Mega laser construction begins

mega_laser

Europe’s Extreme Light Infrastructure project is set to start building the world’s most powerful laser measuring in at 200 petawatts. Scientists are betting on the laser to be able to tear apart the vacuum of space and time itself, if only for a fraction of a second. Seems like a solid plan to us – what could possibly go wrong?

[Thanks, KonaStar]

Laptop touchpad-based LED lighting control

touchpad_lighting

[Dave] needed some extra light above his desk/workbench area and decided to wire up some RGB LED light strips to brighten the place up a bit. He wasn’t content with using a standard switch to toggle them on and off, and after some brainstorming, he decided to build a capacitive touch circuit using a pair of copper tubes mounted in a project box. Just as he was putting the finishing touches on his switch, he saw a project online where a Synaptics touchpad was used in conjunction with an Arduino for lighting control. The copper tube switch was pitched, and he got busy working with his Arduino.

When connected to an Arduino, the touchpads can be used in two modes – relative and absolute. Relative mode is familiar to most people because it is used to guide the mouse cursor around on a laptop’s screen. Absolute mode however, relays coordinate information back to the Arduino, allowing the user to map specific areas of the pad to specific functions. [Dave] enabled his touchpad to use absolute mode, and mapped a handful of different functions on the Arduino. He can now fade his lights on and off or light the room on a timer, as well as use a sliding function to tweak the LEDs’ brightness.

It’s a neat, yet simple hack and a great way to repurpose old laptop touchpads.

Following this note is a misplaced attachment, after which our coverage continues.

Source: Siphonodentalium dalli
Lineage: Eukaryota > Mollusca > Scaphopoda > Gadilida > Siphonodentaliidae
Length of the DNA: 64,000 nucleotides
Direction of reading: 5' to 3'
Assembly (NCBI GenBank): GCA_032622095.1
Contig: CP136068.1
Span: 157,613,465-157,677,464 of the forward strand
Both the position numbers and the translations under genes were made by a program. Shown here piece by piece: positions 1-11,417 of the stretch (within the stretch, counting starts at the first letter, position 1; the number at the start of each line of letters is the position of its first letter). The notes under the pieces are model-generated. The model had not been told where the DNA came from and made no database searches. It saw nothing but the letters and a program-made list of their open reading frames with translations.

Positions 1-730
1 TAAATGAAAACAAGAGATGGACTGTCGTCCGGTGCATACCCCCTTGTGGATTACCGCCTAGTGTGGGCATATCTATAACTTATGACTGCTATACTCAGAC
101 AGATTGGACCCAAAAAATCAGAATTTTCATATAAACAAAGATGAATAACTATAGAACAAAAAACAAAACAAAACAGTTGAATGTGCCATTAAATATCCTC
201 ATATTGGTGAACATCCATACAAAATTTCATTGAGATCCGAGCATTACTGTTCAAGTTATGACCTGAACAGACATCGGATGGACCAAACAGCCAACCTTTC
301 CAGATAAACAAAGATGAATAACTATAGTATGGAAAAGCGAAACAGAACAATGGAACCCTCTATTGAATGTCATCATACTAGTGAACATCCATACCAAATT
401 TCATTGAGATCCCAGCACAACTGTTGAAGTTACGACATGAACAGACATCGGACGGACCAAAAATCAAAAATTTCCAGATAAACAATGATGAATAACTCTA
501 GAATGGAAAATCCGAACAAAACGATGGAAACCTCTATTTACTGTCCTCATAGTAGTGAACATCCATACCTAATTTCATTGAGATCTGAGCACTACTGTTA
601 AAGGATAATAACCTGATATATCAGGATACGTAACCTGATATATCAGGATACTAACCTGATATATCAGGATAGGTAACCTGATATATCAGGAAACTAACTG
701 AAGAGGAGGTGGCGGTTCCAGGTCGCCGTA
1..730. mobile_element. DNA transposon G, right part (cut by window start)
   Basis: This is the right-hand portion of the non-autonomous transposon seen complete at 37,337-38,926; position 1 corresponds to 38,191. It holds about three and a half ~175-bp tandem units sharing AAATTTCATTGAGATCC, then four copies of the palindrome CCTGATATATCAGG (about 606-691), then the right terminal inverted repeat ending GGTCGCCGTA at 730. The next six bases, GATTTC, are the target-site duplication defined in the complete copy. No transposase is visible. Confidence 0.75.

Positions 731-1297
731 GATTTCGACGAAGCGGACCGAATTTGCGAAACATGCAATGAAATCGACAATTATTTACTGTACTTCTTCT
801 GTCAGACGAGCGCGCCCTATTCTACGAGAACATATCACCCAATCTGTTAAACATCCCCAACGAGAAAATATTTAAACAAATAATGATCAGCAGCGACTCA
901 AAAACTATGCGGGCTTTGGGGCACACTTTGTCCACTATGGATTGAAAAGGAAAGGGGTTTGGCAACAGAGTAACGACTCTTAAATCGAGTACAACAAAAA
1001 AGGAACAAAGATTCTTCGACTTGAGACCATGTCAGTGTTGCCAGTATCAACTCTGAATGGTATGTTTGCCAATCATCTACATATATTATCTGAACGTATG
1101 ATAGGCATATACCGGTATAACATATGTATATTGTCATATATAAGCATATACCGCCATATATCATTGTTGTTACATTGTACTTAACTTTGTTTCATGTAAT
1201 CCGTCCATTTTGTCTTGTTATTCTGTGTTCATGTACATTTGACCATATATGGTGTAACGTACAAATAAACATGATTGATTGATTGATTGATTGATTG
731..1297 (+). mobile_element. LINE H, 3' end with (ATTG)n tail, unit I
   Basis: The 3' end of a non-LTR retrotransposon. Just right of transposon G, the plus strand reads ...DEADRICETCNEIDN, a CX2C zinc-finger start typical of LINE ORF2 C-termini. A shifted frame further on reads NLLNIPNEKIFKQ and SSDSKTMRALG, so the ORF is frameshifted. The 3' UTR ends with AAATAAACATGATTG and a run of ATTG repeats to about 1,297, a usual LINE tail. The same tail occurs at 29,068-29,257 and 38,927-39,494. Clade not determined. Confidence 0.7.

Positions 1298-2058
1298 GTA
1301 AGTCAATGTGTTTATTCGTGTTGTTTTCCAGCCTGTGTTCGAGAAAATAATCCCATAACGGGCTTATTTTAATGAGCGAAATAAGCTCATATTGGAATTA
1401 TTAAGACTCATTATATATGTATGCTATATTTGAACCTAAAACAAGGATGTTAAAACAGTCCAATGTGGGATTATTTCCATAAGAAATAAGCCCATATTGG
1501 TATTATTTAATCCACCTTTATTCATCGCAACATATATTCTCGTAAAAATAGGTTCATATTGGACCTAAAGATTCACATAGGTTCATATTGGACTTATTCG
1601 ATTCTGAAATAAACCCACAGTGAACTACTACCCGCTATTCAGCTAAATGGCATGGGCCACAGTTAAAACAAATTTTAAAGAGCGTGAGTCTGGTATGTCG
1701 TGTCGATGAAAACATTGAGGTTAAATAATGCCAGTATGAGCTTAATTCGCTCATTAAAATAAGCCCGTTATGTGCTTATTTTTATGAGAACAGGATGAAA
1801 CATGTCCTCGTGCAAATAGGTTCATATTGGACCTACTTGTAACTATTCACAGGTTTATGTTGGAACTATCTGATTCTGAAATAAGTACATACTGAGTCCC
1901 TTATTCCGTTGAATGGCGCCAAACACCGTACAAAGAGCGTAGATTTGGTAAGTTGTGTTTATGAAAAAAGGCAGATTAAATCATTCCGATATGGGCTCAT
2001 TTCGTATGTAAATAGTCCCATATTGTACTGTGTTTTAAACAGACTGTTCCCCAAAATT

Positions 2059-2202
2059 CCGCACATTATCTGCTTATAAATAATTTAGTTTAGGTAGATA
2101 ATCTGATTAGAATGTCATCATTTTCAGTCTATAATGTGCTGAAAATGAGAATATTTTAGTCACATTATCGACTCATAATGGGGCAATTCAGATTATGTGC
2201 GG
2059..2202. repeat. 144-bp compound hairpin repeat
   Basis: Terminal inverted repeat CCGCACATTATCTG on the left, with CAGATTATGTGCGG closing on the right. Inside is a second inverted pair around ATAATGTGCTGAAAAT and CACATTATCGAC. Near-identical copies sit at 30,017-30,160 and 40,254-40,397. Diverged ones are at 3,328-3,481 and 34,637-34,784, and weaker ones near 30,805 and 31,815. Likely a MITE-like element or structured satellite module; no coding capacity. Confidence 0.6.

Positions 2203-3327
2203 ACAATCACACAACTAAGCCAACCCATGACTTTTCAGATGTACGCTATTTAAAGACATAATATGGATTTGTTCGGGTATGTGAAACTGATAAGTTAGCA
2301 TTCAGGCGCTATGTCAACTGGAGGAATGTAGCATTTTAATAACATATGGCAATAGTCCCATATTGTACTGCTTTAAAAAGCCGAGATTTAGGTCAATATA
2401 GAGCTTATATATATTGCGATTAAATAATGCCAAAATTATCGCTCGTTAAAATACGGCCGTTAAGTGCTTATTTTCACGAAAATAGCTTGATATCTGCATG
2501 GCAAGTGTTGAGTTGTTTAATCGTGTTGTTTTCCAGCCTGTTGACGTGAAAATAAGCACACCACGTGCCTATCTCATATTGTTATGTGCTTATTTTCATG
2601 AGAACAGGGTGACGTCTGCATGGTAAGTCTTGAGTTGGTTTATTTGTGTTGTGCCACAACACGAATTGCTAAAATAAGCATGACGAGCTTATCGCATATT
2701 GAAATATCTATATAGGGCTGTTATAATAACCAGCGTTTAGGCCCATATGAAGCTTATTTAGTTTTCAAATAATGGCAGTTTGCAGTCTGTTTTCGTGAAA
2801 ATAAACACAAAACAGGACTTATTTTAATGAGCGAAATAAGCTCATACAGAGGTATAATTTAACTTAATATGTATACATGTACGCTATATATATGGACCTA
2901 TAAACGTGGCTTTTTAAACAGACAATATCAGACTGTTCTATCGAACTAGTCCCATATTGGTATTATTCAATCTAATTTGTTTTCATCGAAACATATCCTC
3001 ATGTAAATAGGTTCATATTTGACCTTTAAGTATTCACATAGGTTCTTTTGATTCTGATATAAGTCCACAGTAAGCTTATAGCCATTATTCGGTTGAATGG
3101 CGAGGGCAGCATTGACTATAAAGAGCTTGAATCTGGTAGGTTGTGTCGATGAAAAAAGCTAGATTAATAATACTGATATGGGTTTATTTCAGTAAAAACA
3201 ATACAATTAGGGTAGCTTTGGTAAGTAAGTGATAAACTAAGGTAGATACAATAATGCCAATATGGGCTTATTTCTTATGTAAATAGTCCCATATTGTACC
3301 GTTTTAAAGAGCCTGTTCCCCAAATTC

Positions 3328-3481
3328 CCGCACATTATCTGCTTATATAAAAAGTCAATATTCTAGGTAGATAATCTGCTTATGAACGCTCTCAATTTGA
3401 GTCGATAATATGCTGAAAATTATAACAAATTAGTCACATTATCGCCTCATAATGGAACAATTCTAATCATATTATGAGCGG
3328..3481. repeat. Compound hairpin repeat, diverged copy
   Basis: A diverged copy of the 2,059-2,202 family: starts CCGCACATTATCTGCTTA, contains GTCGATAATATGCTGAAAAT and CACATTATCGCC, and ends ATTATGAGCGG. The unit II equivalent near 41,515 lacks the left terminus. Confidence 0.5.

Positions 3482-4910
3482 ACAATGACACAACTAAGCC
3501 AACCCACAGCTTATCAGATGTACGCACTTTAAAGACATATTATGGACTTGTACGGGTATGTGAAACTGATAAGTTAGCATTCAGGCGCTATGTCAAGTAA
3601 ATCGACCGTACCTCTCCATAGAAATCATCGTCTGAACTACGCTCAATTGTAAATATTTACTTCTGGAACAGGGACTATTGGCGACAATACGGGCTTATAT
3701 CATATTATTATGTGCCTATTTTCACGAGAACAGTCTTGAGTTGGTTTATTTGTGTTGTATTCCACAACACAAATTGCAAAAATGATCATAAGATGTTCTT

Continue reading for a quick demo video he put together, and swing by his site if you want to take a look at the source code he used to get this working.

[Read more...]

Laptop BIOS password recovery using a simple dongle

laptop_bios_reset

In his line of work, Instructables user [Harrymatic] sees a lot of Toshiba laptops come across his desk, some of which are protected with a BIOS password. Typically, in order to make it past the BIOS lockout and get access to the computer,  he would have to open the laptop case and short the CMOS reset pins or pull the CMOS battery. The process is quite tedious, so he prefers to use a simpler method, a parallel loopback plug.

The plug itself is pretty easy to build. After soldering a handful of wires to the back of a standard male D-sub 25 connector in the arrangement shown in his tutorial, he was good to go. When a laptop is powered on with the plug inserted, the BIOS password is cleared, and the computer can be used as normal.

It should be said that he is only positive that this works with the specific Toshiba laptop models he lists in his writeup. It would be interesting to see this tried with other laptop brands to see if they respond in the same way.
Since no laptops are manufactured with parallel ports these days, do you have some tips or tricks for recovering laptop BIOS passwords? Be sure to share them with us in the comments.